The editorial claims that the Board was swayed by Judge Hidalgo’s supposed “failure to respond with urgency to Harris County’s crime wave,” citing as the critical factor the backlog in the Courts, while simultaneously acknowledging that Judge Hidalgo “didn’t cause the backlog … has no control over courtroom decisions on bail … [and] isn’t to blame for the provision in the Texas Constitution that guarantees virtually every defendant, even those with violent criminal records, an initial right to bail.”

The editorial went on to acknowledge that:

– “Harris County is far from the most dangerous place in the country, as Republican hyperbole would have it;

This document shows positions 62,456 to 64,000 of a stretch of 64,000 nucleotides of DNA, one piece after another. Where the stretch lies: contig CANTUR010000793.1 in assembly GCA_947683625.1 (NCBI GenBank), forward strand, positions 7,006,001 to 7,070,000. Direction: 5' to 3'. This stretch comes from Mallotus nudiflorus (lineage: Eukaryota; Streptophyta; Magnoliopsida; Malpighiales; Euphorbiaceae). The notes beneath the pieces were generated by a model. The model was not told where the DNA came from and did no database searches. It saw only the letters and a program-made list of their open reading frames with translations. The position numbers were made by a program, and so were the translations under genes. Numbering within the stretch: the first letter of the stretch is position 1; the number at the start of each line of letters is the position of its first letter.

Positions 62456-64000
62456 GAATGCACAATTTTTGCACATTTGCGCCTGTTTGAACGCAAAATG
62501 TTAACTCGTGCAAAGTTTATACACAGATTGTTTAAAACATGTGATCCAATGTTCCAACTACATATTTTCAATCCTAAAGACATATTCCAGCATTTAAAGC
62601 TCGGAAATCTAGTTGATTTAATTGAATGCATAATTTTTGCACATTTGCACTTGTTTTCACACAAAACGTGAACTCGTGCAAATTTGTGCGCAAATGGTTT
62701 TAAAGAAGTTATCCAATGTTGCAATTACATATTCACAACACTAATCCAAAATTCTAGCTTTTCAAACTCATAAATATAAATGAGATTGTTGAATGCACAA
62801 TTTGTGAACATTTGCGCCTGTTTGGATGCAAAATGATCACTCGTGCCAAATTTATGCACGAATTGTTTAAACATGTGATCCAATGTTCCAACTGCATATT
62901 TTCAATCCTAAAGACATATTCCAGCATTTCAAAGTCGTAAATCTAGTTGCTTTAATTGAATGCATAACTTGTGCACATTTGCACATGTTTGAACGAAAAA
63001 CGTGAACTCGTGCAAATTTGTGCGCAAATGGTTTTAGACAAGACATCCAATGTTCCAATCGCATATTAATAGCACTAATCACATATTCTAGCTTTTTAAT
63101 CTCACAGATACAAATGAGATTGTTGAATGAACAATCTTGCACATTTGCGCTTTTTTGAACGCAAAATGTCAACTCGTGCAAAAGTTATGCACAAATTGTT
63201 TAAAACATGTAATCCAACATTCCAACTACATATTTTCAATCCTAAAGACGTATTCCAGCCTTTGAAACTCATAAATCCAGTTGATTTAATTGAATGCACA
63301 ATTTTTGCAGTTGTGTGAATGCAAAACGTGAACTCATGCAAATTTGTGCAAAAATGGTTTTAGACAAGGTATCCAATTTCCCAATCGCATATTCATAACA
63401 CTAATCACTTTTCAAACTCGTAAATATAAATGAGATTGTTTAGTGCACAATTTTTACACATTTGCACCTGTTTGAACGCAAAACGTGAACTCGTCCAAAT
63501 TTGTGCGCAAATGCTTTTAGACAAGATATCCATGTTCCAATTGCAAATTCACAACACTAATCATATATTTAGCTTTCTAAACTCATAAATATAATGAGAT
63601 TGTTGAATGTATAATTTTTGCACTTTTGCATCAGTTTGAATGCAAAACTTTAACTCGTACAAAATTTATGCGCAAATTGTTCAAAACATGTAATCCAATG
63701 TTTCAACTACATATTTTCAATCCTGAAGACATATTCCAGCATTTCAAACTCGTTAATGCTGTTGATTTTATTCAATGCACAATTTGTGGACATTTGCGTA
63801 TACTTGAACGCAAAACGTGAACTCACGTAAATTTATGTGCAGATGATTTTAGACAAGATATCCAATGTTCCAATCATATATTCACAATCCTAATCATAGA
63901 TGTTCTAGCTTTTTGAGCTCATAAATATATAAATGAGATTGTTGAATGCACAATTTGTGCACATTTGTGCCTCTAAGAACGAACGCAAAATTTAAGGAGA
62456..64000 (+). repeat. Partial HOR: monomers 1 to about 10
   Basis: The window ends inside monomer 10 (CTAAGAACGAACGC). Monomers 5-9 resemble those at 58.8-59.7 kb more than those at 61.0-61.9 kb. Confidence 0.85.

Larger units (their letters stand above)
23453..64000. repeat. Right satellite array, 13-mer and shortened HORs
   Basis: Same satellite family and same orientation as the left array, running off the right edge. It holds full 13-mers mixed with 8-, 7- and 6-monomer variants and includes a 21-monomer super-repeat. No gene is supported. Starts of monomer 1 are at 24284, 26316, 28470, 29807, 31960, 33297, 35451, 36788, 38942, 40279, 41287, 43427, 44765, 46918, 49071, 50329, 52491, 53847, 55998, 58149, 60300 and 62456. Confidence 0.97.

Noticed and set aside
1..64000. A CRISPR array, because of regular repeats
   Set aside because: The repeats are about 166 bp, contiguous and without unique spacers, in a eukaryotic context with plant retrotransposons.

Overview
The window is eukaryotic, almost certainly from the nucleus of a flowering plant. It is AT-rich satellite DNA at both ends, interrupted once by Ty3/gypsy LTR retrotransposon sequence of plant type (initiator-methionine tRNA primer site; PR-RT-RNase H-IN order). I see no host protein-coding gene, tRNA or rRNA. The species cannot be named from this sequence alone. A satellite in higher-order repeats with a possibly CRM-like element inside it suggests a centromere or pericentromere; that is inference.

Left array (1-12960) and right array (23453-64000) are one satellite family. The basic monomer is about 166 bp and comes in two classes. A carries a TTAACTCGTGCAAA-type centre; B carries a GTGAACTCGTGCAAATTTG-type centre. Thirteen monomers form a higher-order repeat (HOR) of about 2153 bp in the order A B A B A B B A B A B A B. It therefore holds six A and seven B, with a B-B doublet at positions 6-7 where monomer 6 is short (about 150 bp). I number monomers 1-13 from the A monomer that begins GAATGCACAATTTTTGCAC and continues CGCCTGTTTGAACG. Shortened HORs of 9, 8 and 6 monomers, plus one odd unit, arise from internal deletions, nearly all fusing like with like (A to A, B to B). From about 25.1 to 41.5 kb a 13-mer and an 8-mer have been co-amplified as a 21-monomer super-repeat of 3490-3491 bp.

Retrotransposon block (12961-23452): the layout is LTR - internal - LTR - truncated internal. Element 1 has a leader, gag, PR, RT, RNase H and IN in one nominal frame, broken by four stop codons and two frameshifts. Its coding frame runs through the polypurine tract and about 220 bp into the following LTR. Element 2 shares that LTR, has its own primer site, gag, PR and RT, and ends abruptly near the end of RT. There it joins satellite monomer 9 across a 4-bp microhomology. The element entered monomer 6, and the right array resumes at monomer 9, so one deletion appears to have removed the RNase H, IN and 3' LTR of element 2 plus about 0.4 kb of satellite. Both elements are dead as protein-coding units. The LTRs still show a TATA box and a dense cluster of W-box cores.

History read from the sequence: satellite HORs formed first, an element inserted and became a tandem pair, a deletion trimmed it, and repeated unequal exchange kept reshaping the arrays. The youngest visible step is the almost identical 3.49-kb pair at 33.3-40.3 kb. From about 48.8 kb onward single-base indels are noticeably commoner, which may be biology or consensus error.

– “Mercifully, violent crime is currently declining and even at its peak, criminologists ranked Houston’s murder rate in the middle of the pack among major cities. Last year’s rate in unincorporated Harris County stayed flat….”

– The “felony backlog is down 23% since January.”

So why would the Board’s ultimate conclusion be in such stark contrast to most of its arguments?

The disconnect smacks of a lack of journalistic integrity. Did the Chronicle’s management override the independence of the Editorial Board, strong-arming the Board into backing down from its true position? The fact that the “News” department ran three front page stories about Judge Hidalgo’s opponent immediately after the endorsement evidences support for the conclusion that the lines between departments were blurred, an unforgiveable breach in journalistic ethics.